Definition of Terms (if any) Organization of the rest of the Study CHAPTER 2 REVIEW OF RELATED LITERATURE This chapter provides support for the study. The following sub-headings are used in the chapter Background to the Problem Theoretical framework/conceptual base of the study The rest of the chapter is broken into sections to cover the important aspects of the review which starts with the Theoretical Framework and Conceptual Base of the study and other relevant sub-headings. The opening paragraph of the chapter should consist of the purpose of the study and the list of the major sub-headings covered. Empirical Review goes from broad to focus. Break review into sections to cover the important aspects. Provide a summary of major findings of the literature review (i.e. the state of the art). NOTE: The literature review is not simply a collection of notes from books or journals. You should digest what you read and write from your head. If you pool together notes from different sources, the material becomes disjointed. CHAPTER 3 METHODOLOGY This chapter explains how the study was conducted. The opening paragraph should include the statement of the purpose of the study. The following sub-headings are used in this chapter: Research Design, Population, Sample and Sampling Procedure, Instrument, Data Collection and Data Analysis Procedure. The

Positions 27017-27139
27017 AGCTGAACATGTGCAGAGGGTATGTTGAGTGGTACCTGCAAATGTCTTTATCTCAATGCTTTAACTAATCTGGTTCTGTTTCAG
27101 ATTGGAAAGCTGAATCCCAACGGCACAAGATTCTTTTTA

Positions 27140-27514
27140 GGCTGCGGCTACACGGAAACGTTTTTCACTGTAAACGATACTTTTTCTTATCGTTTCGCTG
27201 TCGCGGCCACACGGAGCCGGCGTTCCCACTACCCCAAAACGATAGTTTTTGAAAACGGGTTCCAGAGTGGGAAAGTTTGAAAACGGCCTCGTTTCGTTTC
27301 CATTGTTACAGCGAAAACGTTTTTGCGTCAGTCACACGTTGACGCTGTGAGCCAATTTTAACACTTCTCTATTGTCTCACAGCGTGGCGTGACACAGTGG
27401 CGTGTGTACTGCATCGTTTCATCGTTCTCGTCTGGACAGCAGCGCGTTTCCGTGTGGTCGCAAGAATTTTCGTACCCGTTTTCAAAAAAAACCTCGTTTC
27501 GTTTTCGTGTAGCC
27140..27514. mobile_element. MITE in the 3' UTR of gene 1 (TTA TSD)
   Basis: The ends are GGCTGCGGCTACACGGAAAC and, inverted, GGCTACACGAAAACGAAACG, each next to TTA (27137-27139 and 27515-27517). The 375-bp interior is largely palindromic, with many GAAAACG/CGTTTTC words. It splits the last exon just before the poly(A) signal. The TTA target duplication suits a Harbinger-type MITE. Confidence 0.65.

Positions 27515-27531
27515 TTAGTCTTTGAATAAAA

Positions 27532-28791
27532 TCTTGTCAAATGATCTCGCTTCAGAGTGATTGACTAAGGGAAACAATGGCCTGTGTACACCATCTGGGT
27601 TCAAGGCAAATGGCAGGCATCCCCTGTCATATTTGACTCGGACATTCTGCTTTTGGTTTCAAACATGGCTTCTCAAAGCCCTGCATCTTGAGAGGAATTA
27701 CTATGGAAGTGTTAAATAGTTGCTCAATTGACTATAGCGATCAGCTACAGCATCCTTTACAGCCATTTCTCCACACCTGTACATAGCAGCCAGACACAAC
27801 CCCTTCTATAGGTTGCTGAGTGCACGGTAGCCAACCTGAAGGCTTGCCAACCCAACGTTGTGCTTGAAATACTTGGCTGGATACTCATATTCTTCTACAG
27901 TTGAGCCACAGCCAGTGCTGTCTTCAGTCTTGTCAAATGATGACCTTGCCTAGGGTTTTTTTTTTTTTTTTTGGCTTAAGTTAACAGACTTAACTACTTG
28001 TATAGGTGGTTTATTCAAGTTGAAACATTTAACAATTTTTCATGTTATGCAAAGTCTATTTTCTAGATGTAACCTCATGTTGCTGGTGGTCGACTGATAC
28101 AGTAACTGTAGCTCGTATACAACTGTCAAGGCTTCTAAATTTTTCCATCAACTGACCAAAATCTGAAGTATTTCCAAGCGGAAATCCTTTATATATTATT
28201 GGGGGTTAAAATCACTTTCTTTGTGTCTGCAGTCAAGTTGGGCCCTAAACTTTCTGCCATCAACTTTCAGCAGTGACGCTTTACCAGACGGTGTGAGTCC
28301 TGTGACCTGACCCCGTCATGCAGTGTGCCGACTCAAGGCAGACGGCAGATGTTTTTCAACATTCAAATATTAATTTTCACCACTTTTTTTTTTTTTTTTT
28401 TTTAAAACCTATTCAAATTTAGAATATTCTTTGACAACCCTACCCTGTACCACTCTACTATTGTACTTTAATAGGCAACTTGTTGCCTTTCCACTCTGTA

Research Design Describe the type of study and design (e.g. survey, experimental, action research etc.) Explain rationale for the design Indicate the strengths and weaknesses of the design Population Definition/Description of Population Sample and Sampling Procedure Sample size determination and how sample was selected Give rationale for the selection procedure and the sample size Provide background characteristics of the sample, for example, age, gender, educational/professional qualification (if applicable). Was a pre or pilot test conducted (how and when)? Instruments Describe how instrument was developed Describe the strengths and weaknesses of the instrument used Show how content and construct validity was determined Indicate how reliable the instrument is (provide reliability coefficient) Specify how item format was determined Describe pilot testing of instrument if a new instrument was constructed Data Collection Procedure Describe pilot study (if done) Describe how the main data was collected step by step Indicate when data was collected and how long it took Indicate who collected the data Data Analysis Describe the scales of measuring tools used Indicate how scoring was done Indicate and justify the statistical tools used for hypothesis/research question Explain how the analysis was done for each research hypothesis/research question